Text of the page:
Chrysanthemums — One of the Top 10 Perennials for Flower Borders

Knowing what I know as a gardener of 35 years who has tried just about everything  —- if I had to start my flower borders  over again — and if I could only afford one plant —- I would start with Chrysanthemums.

Here’s why.

  • Mums (short for Chrysanthemums) have beautiful foliage in the spring.  Even after I cut them back, they regrow quickly.
  • They look presentable in the summer during drought (with no watering) when few things do. As a matter of fact, they’ve sometimes been the only things that looked green and growing during a drought in my front borders.
  • They are breathtaking in the fall.

Breathtaking display by mum, Jessica Louise.

  • Depending on the variety—  you can have a multitude of bloom July through December.
  • Blooms on some varieties can give added color to the landscape even through many frosts and a few light freezes. (Many things you read on mums will not agree with me on this.  But I know this to be true in my previous borders and my current borders.)
  • They are easy to propagate by cutting and root division.
  • They require little care to make your yard a show stopper.  (Good drainage, soil with organic matter, good air circulation, cutting in late spring, and thinning at least every third year .)
  • They come in almost every color. (Yellow makes the most visible show from a distance.)

Large Yellow daisy mums.

  • They come in a multitude of shapes and sizes.

Mums come in all shapes and sizes.

  • They are very forgiving of any mistakes you might make and will even try to perform for you in poor conditions.   (My front borders which were never prepared properly, are dry as bone from June through September, and still my mums are spectacular.)

A little bonus to all this is: they make a great cut flower because they last such a long time.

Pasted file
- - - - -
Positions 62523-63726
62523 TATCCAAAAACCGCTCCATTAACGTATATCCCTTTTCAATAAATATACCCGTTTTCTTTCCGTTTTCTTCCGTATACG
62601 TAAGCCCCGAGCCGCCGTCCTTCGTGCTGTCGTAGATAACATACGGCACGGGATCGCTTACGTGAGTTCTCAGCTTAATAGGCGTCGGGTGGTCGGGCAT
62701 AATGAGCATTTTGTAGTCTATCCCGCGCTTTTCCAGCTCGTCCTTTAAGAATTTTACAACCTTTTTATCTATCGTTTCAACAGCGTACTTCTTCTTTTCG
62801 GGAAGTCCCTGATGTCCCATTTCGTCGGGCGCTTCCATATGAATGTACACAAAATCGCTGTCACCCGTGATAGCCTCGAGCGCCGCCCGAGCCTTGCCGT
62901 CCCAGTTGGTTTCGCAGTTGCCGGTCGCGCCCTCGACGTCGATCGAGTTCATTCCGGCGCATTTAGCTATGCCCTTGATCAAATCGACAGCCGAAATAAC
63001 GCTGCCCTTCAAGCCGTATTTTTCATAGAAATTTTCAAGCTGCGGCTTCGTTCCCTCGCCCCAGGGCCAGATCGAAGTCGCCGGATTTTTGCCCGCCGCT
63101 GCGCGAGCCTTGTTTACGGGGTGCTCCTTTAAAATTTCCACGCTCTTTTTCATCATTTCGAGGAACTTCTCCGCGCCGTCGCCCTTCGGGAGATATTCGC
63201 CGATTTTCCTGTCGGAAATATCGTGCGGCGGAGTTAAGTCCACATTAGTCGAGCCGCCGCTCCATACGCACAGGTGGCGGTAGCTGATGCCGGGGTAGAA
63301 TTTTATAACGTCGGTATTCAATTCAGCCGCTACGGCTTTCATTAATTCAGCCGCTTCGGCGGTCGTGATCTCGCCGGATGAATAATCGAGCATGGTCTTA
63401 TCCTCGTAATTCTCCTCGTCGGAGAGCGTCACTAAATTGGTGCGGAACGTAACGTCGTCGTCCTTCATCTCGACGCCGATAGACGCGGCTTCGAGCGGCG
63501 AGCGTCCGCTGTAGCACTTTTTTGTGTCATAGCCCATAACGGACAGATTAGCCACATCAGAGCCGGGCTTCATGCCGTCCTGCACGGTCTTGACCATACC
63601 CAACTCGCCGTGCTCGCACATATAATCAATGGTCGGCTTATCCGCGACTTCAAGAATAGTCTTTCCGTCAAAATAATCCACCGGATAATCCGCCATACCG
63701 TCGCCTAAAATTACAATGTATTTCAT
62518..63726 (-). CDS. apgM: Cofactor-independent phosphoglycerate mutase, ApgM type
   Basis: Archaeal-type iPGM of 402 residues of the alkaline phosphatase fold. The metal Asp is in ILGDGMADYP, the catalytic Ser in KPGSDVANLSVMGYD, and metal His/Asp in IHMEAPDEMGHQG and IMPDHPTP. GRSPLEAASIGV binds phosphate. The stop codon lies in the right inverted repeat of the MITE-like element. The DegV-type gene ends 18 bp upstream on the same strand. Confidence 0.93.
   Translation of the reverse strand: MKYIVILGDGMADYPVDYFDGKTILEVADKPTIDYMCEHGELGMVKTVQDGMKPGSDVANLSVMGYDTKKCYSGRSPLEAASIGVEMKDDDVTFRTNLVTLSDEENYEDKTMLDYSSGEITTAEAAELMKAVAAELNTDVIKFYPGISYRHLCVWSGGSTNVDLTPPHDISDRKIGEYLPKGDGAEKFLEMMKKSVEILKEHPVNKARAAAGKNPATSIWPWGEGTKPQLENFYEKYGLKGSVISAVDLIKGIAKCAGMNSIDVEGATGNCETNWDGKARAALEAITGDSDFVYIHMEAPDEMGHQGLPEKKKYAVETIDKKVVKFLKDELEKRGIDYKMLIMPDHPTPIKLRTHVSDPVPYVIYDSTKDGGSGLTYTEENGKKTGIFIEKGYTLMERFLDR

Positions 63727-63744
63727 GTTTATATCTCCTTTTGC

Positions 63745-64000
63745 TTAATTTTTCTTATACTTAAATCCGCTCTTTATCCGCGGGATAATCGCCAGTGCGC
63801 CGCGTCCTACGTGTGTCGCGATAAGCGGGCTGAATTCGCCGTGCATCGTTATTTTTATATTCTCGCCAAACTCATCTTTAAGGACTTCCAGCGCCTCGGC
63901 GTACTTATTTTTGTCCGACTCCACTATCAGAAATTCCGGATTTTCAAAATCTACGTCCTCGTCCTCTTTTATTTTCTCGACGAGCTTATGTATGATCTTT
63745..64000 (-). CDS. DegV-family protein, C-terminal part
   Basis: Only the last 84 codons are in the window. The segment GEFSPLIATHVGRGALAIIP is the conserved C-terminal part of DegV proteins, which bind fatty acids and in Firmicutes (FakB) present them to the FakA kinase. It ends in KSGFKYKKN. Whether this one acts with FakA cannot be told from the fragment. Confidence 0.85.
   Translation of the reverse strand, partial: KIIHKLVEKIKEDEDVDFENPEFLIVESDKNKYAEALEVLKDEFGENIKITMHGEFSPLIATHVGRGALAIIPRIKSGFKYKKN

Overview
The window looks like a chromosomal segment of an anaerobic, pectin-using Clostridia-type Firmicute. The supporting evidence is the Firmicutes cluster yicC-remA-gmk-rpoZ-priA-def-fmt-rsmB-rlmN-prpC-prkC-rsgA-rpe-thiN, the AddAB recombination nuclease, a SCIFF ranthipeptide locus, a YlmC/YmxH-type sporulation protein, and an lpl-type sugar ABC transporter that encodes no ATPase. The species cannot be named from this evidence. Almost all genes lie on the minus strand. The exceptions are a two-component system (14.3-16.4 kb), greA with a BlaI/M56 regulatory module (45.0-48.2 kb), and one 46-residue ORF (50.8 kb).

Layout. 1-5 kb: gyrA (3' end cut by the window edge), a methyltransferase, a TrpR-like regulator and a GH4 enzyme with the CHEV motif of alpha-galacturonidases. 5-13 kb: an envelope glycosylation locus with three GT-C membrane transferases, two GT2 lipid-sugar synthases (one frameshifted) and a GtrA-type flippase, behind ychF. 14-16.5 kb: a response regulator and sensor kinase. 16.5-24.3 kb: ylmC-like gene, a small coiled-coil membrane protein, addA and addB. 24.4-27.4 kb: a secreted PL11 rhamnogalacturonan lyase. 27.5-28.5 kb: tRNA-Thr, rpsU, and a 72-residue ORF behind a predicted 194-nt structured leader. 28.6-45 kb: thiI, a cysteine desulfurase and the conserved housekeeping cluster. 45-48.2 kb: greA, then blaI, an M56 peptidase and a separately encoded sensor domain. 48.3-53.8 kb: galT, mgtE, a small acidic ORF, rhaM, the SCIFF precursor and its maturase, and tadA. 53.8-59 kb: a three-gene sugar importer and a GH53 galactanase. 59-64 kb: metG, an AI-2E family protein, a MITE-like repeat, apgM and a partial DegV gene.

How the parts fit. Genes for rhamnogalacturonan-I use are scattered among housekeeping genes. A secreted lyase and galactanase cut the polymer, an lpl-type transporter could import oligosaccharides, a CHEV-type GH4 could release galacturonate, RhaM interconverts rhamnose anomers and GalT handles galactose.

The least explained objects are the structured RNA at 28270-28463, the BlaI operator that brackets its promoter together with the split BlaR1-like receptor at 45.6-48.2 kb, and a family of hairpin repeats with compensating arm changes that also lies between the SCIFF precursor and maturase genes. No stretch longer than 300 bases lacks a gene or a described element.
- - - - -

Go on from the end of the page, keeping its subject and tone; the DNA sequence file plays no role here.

Mum’s bloom is triggered when nights get longer.  If you live in the far North — you might want to start with mums that are early season bloomers to make sure you have enough time for them to bloom before a hard freeze.

Wherever you live — try numerous varieties over time.  You never know exactly which ones will do the best for you —- and you won’t know unless you try them.

I’ve always tried to have a lot of Chrysanthemums, but the longer I garden — the more I’m of the opinion I never have enough.

Chrysanthemums are a must have perennial for your borders.  And they’re one of the best!

Chrysanthemum Pacificum and White small daisy mums.



More Posts on Chrysanthemums:

Mums – Flowers – The Crowning Glory of Falls Display

Phlox and Mums – A timely tip


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6 comments to Chrysanthemums — One of the Top 10 Perennials for Flower Borders

  • Sandra

    Theresa, I had NO idea they were so varied. Some are just as beautiful as dahlias. So different! I love the header photos, Bill.

  • Theresa

    One for every taste, Sandra! I really like the header photos too. And Bill says THANK YOU!

  • Sheila

    I’m so happy you will be addressing flowers as well. Like you, I have a passion for low maintenance colorful beds and borders. I had been taught to pinch mums back, but I have some varieties that try to bloom very early and after reading what you wrote, I wonder if I can just leave them instead of pinching back until July. A couple of mine get straggly and never really bloom well in the fall, yet they were all purchased as fall bloomers. Plus I find the pinching back to get tedious as I have collected more and more plants. Do you pinch/cut back – and approximately how often?

    Thank you for sharing your wealth of experience!!

  • Stephanie

    These are absolutely GORGEOUS! I was just telling my husband the other day that I wanted some mums….Now, I will definitely have to add some this year! So excited about your new site! Thanks for sharing your wisdom with all of us!

  • Theresa

    Hi Sheila,
    I have a variety that bloom early as well. I still cut them back — but just earlier. They also bloom again for me in the fall — but more beautifully.
    Remember —- don’t be afraid to try things. If you want to leave them without pinching back — do so. Then you will know for sure exactly what they do!

    These two posts will answer your questions about how I cut back mums. I am merciless – and use hedge shears to cut them. No delicate pinching for my mums. 🙂 and

    Be sure to let me know the “rest of the story”!

  • Theresa

    I am so glad you are excited about Stephanie! I’m excited — just can’t help it!
    Let me know how you do with the mums. Try several varieties to see what does best for you. Give them at least two years before making a final judgement.

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